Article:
PHIL MICKELSON: I will. I have been working on the second driver, which is a longer driver, and I plan on using it a reasonable amount. It's also the square-headed driver that I've been working with. So I'll have two different drivers, yes.

Q. Before I ask the main one, the square-headed driver you're going to use for what kind of ball flight?

PHIL MICKELSON: It will be a lot higher. I talked about draws and fades, and so forth. It's more -- a better way to relate to be a driver and a 2-wood because one of them, the longer driver, the square one goes 20 yards longer than my regular one.

So when I need distance, I use the square one. And when I try to hit little low shots or work it around the trees on 10 or 13, I'll use the regular-shaped driver.


Q. Just as a refresher, what will you be eliminating in your bag and will that change from day-to-day?
PHIL MICKELSON: I'm taking out a sand wedge. I've played here three or four years without a sand wedge and I have not needed it once. Since the course has been lengthened, I don't ever need a sand wedge. Par 4s are long enough where I have to hit 8 through wedge maybe or par 5s I'm able to reach or I have an L-wedge.

The other club, I'm going to add a 64-degree wedge, which means I'll have to take out another club and I'll take out a 3-wood. There really are not any 3-wood holes for me, and the only time I would need it would be the second shot into 8, and I prefer to cut a driver, one of the two drivers, the FT-5 off the deck and hit a cut shot into that green.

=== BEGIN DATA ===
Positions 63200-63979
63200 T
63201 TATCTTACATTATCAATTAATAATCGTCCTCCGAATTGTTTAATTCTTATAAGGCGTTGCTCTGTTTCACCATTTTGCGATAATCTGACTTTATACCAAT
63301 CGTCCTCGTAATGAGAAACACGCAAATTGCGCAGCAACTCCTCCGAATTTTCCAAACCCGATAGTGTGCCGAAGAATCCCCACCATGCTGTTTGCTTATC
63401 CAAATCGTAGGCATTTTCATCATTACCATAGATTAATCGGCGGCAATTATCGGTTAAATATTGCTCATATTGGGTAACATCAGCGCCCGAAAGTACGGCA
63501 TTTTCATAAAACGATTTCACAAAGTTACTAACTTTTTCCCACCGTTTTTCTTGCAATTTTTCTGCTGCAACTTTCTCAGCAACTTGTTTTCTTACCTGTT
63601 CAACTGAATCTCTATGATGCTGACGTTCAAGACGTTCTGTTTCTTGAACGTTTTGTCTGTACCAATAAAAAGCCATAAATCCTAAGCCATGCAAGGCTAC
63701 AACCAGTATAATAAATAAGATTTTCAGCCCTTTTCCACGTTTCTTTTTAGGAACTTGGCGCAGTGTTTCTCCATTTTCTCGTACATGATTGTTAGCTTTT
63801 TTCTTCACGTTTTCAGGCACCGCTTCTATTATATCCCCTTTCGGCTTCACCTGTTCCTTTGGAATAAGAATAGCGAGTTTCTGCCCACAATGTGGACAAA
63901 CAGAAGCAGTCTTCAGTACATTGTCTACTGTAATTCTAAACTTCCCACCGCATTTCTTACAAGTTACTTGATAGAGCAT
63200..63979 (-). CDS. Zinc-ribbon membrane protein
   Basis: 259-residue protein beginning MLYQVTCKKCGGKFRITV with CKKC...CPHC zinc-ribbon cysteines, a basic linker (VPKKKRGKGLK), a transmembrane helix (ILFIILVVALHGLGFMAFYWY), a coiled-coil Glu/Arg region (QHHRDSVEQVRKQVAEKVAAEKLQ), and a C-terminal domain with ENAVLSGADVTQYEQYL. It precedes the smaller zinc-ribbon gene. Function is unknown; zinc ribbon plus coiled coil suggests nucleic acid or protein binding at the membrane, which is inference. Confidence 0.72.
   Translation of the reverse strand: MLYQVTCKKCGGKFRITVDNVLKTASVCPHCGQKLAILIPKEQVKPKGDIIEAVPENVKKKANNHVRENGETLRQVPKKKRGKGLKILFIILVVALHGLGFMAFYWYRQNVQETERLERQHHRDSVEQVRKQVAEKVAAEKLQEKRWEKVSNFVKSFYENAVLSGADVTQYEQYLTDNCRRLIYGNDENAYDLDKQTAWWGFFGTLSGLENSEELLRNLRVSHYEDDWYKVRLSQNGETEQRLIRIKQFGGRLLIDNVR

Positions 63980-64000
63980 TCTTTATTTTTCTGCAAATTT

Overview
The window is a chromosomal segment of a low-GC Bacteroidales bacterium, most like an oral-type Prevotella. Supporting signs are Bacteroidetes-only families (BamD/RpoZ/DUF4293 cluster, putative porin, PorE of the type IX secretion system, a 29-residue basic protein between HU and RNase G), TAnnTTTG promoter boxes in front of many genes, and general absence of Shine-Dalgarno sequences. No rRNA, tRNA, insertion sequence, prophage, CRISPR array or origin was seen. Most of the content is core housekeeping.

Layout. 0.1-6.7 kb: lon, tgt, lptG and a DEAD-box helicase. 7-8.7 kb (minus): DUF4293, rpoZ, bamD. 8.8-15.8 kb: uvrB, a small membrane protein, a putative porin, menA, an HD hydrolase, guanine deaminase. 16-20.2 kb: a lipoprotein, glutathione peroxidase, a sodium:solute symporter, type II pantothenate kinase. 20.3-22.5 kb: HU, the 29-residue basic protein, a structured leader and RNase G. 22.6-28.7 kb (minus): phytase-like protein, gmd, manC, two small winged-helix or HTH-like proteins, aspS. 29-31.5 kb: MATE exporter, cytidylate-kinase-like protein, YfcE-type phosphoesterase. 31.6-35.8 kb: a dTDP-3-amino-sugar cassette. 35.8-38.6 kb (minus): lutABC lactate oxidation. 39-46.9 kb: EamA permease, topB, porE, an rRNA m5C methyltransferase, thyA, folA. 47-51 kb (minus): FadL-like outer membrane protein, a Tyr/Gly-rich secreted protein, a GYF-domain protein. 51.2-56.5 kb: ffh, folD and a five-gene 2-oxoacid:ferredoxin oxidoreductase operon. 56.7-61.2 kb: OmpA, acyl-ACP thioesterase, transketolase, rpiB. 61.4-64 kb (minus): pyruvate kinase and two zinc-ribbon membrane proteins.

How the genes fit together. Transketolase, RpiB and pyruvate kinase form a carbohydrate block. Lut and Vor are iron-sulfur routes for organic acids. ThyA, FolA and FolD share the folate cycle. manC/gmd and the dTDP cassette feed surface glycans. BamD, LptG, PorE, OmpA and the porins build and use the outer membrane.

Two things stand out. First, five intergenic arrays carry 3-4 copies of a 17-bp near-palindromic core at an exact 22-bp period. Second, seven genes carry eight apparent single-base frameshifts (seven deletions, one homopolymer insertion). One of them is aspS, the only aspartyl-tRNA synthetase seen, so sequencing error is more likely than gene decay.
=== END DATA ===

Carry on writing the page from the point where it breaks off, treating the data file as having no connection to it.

And the fun part...

Q. Talking about the greens, no matter where you go, it seems all greens are compared to Augusta's. What are some of the nuances that make this place so special and so unique on the greens?

PHIL MICKELSON: They never get spiked up. You don't ever see spike marks at Augusta National. (Laughter). I would say that, you know, four or five feet from the hole whether or not it's going in. The ball tracks perfectly. I would say that the statistics of 5-footers at Augusta National made are the same as, statistically, as 3-footers on the PGA TOUR because the greens are so perfect that you should be able to make a number of short putts. That being said, they are so fast that oftentimes you have 10- to 60-foot come-back putts, and that's not that uncommon.


Q. Sticking with the green jacket theme, what did it feel like two years ago to help him put on the jacket?

PHIL MICKELSON: I don't know, but I remember what it felt like last year when he put it on me. (Laughter).


Tiger's Pre-Masters Press Conference